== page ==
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Got medical questions? Stop in and ask


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WellConnect, a new approach to health care offered by Columbus Regional Health, was designed to encourage downtown residents and workers to stop in and ask questions.

“Health care is pretty confusing on a good day,” said Kurt Ellis, vice president of health system operations for CRH. “Our mission is to help them navigate and access the system.”

The office, across from the Bartholomew County Courthouse, will have four connections specialists available to answer a range of questions — at no cost — related to health care.

Colorado Weliever, WellConnect coordinator, said they will be prepared for such questions as “How can I find a primary-care physician?” to “How can I get assistance for my ill parents who are visiting from overseas?”

Many of the questions were ones that surfaced during focus groups and surveys of downtown workers and residents during the past two years as CRH designed the clinic, said Jim Bickel, CRH chief executive officer.

Weliever said the connections specialists are unsure of all of the types of questions they will receive, but they have resources to be able to connect with others to find answers.

She added that some downtown workers are new to Columbus or the country and might just need help learning the basics or they might have complex issues that require a greater level of expertise.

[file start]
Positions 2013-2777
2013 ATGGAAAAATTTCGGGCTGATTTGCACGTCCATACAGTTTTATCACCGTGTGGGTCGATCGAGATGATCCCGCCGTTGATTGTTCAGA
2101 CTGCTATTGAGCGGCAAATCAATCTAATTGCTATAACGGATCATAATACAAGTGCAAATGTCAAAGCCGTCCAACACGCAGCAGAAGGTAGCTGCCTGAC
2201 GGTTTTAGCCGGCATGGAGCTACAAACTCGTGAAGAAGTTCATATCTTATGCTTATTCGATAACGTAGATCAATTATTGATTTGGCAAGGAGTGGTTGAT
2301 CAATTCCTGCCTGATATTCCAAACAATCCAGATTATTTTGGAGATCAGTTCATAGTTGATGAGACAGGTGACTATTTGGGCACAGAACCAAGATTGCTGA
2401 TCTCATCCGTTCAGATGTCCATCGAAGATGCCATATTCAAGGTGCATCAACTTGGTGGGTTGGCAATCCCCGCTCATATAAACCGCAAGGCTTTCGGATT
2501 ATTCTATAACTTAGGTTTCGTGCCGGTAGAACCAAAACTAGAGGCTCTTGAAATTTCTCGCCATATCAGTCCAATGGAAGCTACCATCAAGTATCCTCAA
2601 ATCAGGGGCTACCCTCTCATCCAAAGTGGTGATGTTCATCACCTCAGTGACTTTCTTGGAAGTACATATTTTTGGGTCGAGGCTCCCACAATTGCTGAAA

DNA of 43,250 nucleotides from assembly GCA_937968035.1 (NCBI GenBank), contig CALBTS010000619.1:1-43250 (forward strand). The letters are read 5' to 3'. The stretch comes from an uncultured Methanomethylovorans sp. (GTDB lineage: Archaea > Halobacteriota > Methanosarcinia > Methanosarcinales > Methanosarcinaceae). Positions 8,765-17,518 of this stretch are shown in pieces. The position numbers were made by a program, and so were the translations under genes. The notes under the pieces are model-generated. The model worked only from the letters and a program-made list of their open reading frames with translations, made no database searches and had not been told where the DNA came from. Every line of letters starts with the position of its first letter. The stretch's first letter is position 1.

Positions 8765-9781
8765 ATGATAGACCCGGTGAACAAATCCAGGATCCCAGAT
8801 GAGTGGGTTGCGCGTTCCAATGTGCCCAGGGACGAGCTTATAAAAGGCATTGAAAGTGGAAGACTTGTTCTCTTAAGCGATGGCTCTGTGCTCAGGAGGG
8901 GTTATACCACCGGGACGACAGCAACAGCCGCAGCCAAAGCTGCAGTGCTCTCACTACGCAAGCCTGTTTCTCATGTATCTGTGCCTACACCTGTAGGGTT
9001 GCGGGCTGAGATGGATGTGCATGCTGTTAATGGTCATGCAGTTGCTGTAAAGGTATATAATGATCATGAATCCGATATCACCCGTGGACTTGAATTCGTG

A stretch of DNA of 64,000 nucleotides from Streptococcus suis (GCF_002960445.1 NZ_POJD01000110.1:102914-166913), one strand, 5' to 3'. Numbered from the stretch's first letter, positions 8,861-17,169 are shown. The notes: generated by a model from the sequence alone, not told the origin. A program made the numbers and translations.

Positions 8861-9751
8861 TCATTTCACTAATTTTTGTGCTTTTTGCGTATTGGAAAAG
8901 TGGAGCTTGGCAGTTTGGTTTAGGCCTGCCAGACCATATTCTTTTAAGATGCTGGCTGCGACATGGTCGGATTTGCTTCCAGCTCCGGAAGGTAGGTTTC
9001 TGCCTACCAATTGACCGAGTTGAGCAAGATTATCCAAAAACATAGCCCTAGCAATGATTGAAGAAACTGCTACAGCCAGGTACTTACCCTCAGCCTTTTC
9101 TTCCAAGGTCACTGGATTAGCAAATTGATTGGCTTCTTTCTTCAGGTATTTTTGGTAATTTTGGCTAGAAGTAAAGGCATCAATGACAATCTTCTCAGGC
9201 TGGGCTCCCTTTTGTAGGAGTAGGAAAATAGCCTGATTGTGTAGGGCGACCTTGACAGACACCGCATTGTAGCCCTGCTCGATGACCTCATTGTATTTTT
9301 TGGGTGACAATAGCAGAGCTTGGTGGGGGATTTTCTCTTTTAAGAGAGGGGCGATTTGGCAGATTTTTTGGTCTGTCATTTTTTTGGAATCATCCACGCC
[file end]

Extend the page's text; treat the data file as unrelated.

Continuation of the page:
“We won’t just hand them a piece of paper with a list of resources. We might make calls with them, or give them a list of resources and follow up with them later,” Weliever said.

Bickel said too often people don’t access the health care system until they become ill, but CRH wants to change that.

“We want to establish a relationship before they need us,” Bickel said.

In the back area of the WellConnect facility is a 40-by-24-foot, multifunctional room that will be used for wellness classes, cooking demonstrations and health education sessions.

Free cooking demonstrations will be available during lunch hours beginning in January, and free exercise classes will be available this month.

At this point, Bickel said, they don’t anticipate parking to be an issue because most downtown workers and residents, the target market for the facility, already have parking spaces.

But if parking becomes an issue, Bickel said they would look for a solution.

He added that the space inside WellConnect also can be changed, as well.

If after six months, they learn they should address another need, they are prepared to make a switch.

“We won’t have all of the answers,” Bickel said. “That’s why we’ve designed the space to be flexible.”

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